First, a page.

Namibia

Namibia, an arid country of surprising contrasts, is home to two great deserts. Along its length, the vast shifting sand sea of the Namib sprawls inland along the Atlantic coastline. In the interior, the plateau slopes away to the north and east to meet the Kalahari Desert. Over the years, there have been a number of cultural influences that have all added to the unique atmosphere of Namibia. At various times Germany, Great Britain and South Africa have all governed the territory, but it was with the eventual independence of Namibia in 1990 that the country was able to develop its multi-cultural character and reinvent itself.

For a place that at first glance may seem lifeless, the reality is astonishing: 650 bird species and 80 large mammal species, of which, 14 birds and 15 mammals are almost entirely endemic to the country. Reptile species total 240!

In the far northern reaches of the Kunene, wildlife is concentrated around the Kunene River where a large population of Nile crocodile dwells. Moving south, the wildlife-rich Etosha National Park is home to high densities of game. To the west the Kaokoveld’s dry, remote and isolated wilderness boasts desert-adapted wildlife: good elephant populations as well as giraffe, lion and brown hyaena amongst others. It is in this area that the largest free-ranging population of black rhino in Africa survive. As one moves further south, densities of large mammals are lessened, but do not disappear. Plains game such as springbok, gemsbok, wildebeest, Burchell’s zebra, Hartmann’s mountain zebra, waterbuck, red hartebeest, giraffe, eland and endemic black-faced impala are seen.

Our Favourite Photographic Destinations in Namibia


Andersson's Camp

Andersson’s Camp | Etosha

Nestled in mopane scrub on white calcrete soils, Andersson’s Camp is situated 4.5 km from Etosha’s Andersson Gate. The camp was named after Swedish explorer Charles Andersson – one of the first Europeans to “discover” Etosha, Africa’s largest saltpan. The highlight of this camp is the underground hide which overlooks a popular waterhole frequented by both black and white rhino, elephant and a variety of other game which occurs in this arid region. Read More…


andBeyond Sossusvlei Desert Lodge

andBeyond Sossusvlei Desert Lodge | Sossusvlei

Cradled against ancient mountains, the ten stone and glass desert villas of andBeyond Sossusvlei Desert Lodge blend the grandeur and solitude of the Namib with sophisticated elegance and comfort. Massive windows open up onto the endless vistas, framed in the background by the ever-changing colours of the dunes. The stars shine directly on your bed through a glazed skylight.

Precious water from an underground spring feeds the refreshing lodge pool, while wildlife gathers at a nearby waterhole. Dune dinners in dramatic desert locations reveal the wonders of the open spaces, and the mysteries of the star strewn skies are unlocked by a resident astronomer. More Info…


Kulala Desert Lodge | Sossusvlei

Situated at the foot of the majestic Sossusvlei dunes, a private entrance to Namib Naukluft Park makes Kulala Desert Lodge the closest location to Sossusvlei, while magnificent views of its famous red dunes, mountainous scenery and vast open plains make it the most spectacular.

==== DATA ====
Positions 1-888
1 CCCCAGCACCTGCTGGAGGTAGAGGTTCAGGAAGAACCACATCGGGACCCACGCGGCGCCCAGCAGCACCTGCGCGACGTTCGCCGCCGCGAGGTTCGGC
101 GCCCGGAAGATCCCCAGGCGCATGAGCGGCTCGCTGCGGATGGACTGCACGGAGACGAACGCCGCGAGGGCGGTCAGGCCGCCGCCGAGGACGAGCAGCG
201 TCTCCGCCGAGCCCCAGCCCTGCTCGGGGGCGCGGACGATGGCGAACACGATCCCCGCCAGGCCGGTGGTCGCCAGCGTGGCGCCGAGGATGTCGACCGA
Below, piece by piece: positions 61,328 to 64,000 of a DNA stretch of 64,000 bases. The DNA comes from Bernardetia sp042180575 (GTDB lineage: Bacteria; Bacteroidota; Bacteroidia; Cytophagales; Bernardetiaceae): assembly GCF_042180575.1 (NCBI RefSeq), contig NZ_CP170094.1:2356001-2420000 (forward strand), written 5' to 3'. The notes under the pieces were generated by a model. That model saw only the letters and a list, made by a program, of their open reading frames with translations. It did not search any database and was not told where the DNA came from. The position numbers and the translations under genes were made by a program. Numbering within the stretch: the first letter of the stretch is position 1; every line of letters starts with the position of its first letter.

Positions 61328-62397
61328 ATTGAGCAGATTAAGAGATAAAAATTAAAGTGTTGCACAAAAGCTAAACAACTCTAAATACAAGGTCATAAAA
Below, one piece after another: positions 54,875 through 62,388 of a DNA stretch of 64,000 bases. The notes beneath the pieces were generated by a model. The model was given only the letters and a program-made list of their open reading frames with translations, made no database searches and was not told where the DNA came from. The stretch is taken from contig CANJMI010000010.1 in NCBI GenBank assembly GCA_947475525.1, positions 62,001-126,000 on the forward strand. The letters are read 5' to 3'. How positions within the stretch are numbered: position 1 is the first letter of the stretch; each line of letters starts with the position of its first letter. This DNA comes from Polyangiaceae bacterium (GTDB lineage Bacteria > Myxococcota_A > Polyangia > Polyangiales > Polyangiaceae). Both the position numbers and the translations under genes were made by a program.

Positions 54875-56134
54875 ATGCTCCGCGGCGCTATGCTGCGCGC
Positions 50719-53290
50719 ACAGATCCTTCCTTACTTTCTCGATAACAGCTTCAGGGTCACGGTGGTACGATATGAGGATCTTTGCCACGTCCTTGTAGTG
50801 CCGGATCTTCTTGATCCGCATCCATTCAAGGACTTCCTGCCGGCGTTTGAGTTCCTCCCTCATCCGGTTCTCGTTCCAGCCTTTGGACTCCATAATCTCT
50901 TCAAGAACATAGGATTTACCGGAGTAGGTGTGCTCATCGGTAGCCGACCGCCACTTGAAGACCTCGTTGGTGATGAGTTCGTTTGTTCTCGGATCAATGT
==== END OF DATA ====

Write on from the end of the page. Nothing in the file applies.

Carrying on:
Kulala Desert Lodge is the closest camp and has private gate access to the national park and Sossusvlei dunes and is ideally suited to self-drives and families. Photographically Kulala Desert Lodge provides incredible opportunities for landscapes, astro-photography and aerial photography when combined with a hot air balloon safari. Read More…


Little Kulala Lodge | Sossusvlei

Little Kulala is a luxurious desert retreat situated in the private 27 000-hectare (67 000-acre) Kulala Wilderness Reserve – the gateway to Namibia’s Sand Sea with its towering dunes and clear starry skies. Desert-adapted wildlife in the area is fascinating and is another dimension of this truly spectacular place.

From a photographic perspective, Little Kulala provides easy access to Sossusvlei and the famous dead Vlei as well as access to a raised hide situated in the Aob River bed.  The hide is approximately 1.2 m off the ground; 6 m long and 3 m wide and overlooks a water hole which is about 30 m away. It is also the best place on the reserve to observe vultures and Gemsbok who visit daily to drink in the region. For the more adventurous, an early morning hot air balloon safari will provide incredible aerial photographic opportunities. Read More…


Chobe Princess Houseboat | Chobe

Based on Impalila Island, on the Namibian side of the Chobe River, these beautiful houseboats guarantees a tailor made holiday for every guest. The Safariboats provide the ultimate luxury cruising holiday on the Chobe River. Small and intimate, these houseboats provide guests with the opportunity to stay overnight within the Chobe National Park at the prime docking sites along the river.

From a photographic perspective, being able to dock inside the National Park makes a massive difference as guests are able to make the most of the early morning and late afternoon light that this region is known for. One of the main docking sites is directly across from the productive Elephant Bay. Add to this the fact that there is a custom built photographic boat and its no wonder that Chobe is high up on all wildlife photographers bucket list destinations. More Info…

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